There are some words or phrases that have been in use for so long within certain types of contracts that you would think everyone knew what they meant. Sadly, this is not case. BMS Computer Solutions Limited and AB Agri Limited ended up taking their dispute over the meaning of one key word to the High Court, each being advised by specialist solicitors, leading counsel (i.e. QCs – the really expensive ones) and junior counsel (itself a misleading term as junior in this context means “not a QC”, and should not be read to imply someone straight out of bar school). This must have been expensive.
So what was the word at issue: PERPETUAL. You or I would naturally expect something that was perpetual to last forever or be never ending. Surely that is what the word means? In the hands of lawyers, though, perpetual can mean “operating without limit of time”. It’s a subtle distinction, but “operating without limit of time” implies that other types of limit can apply.
So to our High Court case’s facts (see the full judgement here). The licensor of certain software granted a licence in a variation agreement with the following term:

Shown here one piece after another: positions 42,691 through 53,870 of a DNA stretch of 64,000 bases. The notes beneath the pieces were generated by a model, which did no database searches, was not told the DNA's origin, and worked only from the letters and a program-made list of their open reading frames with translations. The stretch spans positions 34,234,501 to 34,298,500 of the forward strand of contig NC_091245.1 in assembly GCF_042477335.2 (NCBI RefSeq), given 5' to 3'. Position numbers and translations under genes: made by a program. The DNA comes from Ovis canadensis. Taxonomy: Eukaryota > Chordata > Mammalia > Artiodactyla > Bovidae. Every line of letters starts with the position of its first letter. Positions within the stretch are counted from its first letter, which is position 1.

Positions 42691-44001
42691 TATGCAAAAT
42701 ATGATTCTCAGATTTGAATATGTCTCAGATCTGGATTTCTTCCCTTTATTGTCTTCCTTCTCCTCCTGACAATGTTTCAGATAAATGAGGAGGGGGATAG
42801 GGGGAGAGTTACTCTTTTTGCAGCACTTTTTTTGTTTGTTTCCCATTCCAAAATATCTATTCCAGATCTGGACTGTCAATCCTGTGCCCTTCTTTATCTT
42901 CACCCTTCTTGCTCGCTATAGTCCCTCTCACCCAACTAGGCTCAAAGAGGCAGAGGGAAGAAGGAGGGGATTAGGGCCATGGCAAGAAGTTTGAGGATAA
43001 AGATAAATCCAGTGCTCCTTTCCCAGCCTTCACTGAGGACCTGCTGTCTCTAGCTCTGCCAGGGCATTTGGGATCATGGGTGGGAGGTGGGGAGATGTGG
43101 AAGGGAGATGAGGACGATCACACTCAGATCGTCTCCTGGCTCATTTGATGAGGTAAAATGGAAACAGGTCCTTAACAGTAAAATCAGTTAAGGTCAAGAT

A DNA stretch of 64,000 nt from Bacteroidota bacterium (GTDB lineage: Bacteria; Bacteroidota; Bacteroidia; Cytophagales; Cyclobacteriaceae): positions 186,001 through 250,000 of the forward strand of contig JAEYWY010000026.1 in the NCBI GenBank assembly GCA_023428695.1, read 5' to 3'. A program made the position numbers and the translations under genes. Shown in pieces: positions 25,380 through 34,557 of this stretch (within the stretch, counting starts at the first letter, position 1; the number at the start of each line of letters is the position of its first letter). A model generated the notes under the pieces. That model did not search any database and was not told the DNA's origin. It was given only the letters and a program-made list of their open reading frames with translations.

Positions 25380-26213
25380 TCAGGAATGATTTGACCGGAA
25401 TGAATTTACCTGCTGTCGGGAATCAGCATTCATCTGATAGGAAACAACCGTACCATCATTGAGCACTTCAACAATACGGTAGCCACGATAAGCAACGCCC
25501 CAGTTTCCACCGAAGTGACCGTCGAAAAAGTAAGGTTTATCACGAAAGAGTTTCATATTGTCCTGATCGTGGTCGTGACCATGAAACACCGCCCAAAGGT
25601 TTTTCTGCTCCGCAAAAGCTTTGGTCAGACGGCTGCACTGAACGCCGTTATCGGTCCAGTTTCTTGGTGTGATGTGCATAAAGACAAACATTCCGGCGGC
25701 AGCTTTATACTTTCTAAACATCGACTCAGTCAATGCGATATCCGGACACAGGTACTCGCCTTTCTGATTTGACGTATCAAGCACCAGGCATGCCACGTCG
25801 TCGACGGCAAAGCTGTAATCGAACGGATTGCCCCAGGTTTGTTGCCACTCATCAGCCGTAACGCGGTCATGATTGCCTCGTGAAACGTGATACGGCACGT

The Program Licence will be extended to be a UK-wide perpetual licence usable on any processor or PC at all ABN UK operations including the compound animal feed operations of Cereal Industries as per the existing Agreement of 21 March 2000 up to a maximum aggregate annual tonnage of 2.45 million compound feed tonnes as defined in the Agreements.”
Nothing remarkable about that, except that it was in a variation agreement. This was varying a licence agreement where the licence to use the Program Licence was not stated to be perpetual. The licence agreement had an associated software technical support agreement. The agreements were arranged so that if the support agreement was terminated, the licence agreement also terminated. All perfectly standard.
However, by sticking the word “perpetual” into the licence term in the variation agreement, there was raised the inevitable question, does the software licence terminate when/if the support agreement is terminated? Sales J ruled that perpetual meant, as stated above, operating without limit of time, so as, in the context of the variation clause set out above, to grant a licence for an indefinite duration, but subject to any other contractual provisions in the licence agreement, including the terms governing termination upon termination of the support agreement.
It would appear from the judgement that there was never any clear intention that the variation agreement was to grant a never ending licence, but having a never ending software licence with only limited support is not uncommon. Perhaps this is an example of contracting (or strictly, varying a contract) at speed and repenting at leisure?